An Exceptional French Silver-Gilt Small-sword, 1774-80

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Item ref: 5032

  • France, Paris with imported blade from Germany, Sollingen.
  • Steel, silver, gold


The Marquesses de Campo Llano, Lords of Tamames, created Dukes de Tamames in 1804/5. Subsequently included in the collection of swords belonging to the 4th duke, José Mesía del Barco y Gayoso de Los Cobos (1853-1917), and retained by the family until the recent sale of the collection.

The present sword was probably acquired for wear by Antonio María Mesía del Barco y Godínez de Paz y Castro, 7th Marquess de Campo Llano (1761-1804), whose family was distinguished and ennobled in the service of the Spanish crown. The first marquess, Francisco Nicolás de Castro y Gallego (1640-1709), was governor of Antequera (now Oxaca) in Mexico, and created a Knight of the Order of Santiago.

The 7th Marquess de Campo Llano was appointed director of the Banco Nacional de San Carlos in 1790. In reward for his important work raising crown revenues de Campo Llano was created 1st Duke of Tamames and Grande deEspaña by royal decree in October 1802. The title was confirmed in Madrid on 26th November 1804, the day of his death, but only formally conferred on his son, José Mesía y Garro, as 2nd duke, on 23rd May 1805.

The 4th duke, José Mesía del Barco y Gayoso de Los Cobos (d. 1917), into whose significant collection of swords the present sword had descended, had been a Spanish politician since 1886. Rising to pre-eminence, the duke was also appointed a courtier. He was married to the daughter of the Duke of Alba (the foremost Spanish duchy), was head of the Royal Household and held the royal appointment of Governor of the Province of Madrid.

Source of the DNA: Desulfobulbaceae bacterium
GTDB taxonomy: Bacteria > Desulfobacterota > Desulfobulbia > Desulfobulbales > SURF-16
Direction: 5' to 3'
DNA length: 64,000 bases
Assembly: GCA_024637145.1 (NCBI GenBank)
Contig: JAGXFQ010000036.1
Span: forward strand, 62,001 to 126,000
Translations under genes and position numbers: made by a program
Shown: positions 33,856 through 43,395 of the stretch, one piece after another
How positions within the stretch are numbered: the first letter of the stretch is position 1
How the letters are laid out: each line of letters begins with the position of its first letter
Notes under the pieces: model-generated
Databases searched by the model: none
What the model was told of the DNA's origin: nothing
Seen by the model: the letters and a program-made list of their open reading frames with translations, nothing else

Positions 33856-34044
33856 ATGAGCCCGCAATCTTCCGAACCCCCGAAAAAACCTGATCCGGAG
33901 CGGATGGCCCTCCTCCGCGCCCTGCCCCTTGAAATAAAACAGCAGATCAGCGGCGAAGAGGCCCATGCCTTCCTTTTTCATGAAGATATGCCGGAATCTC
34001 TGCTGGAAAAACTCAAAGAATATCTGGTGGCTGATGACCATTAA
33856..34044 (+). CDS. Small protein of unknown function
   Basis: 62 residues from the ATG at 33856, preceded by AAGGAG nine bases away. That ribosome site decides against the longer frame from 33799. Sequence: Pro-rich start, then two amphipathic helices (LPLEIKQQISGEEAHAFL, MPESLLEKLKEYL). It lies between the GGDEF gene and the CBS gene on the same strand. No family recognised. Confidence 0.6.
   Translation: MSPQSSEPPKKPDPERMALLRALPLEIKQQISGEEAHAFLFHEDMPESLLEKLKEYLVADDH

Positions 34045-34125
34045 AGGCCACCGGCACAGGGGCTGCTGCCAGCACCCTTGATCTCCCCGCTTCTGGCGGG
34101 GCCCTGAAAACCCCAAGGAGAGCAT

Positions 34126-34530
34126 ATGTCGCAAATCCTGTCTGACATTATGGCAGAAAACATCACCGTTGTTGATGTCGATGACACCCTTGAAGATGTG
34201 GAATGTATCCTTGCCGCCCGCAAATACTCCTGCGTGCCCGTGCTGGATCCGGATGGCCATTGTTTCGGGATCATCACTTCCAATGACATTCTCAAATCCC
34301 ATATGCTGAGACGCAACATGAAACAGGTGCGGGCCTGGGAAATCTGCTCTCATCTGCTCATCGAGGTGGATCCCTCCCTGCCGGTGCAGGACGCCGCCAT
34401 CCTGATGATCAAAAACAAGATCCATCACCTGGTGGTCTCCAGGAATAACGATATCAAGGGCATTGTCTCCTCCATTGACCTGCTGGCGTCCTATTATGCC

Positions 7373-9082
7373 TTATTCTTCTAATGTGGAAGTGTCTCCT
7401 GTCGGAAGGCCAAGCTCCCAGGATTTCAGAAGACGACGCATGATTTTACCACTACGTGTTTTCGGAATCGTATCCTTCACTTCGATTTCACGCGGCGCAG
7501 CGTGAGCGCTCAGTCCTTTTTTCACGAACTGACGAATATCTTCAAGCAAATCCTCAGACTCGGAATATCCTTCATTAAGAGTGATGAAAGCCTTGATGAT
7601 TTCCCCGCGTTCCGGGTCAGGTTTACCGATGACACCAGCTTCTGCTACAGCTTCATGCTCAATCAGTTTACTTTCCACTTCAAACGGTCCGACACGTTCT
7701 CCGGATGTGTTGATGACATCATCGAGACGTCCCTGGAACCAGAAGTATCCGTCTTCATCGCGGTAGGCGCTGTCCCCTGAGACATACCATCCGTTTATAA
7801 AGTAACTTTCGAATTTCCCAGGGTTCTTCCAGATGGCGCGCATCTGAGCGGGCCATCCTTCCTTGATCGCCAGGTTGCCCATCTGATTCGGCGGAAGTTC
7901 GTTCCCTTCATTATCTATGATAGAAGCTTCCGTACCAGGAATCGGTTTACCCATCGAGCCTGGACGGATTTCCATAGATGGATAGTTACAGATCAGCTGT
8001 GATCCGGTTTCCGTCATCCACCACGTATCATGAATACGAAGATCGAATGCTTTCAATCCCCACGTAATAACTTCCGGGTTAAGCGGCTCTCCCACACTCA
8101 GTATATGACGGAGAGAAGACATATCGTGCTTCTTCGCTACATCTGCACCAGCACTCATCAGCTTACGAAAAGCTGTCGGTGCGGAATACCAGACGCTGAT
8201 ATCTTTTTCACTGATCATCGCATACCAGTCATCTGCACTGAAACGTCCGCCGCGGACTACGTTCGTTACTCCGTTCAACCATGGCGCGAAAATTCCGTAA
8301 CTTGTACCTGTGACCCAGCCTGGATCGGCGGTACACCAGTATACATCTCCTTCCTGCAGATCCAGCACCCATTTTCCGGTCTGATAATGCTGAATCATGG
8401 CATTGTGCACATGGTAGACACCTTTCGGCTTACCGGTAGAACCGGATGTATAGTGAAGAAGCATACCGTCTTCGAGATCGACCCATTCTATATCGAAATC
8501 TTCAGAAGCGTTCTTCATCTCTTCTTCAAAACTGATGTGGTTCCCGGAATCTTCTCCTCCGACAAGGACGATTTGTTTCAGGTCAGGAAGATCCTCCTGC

This sword hilt exemplifies the peak of Paris fashion within the latter period of the Ancien Régime. That such a sword should be owned by a member of Madrid patrician society is a measure of the Bourbon cultural influence disseminated from the Spanish royal court over the course of the 18th century.

Another small-sword with a paste-set silver-gilt hilt nearly matching the present example and almost certainly from the same Paris workshop is in the Metropolitan Museum of Art, New York (26.145.303). That hilt bears the Paris silver date letter for 1778, together with the inspector’s charge mark of Jean-Baptiste Fouache. See Bashford Dean, The Metropolitan Museum of Art Catalogue of European Court Swords and Hunting Swords, New York 1929, cat. no. 98, Plate LXXIV.


Quite naturally, the present hilt bears the charge mark of Jean-Baptiste Fouache also, who served as inspector and collector of taxes (fermier général) on Paris gold and silver wares 1774-1780. Unfortunately, the Paris date letter on the present hilt is an incomplete striking of the period and the corresponding discharge mark is unclear.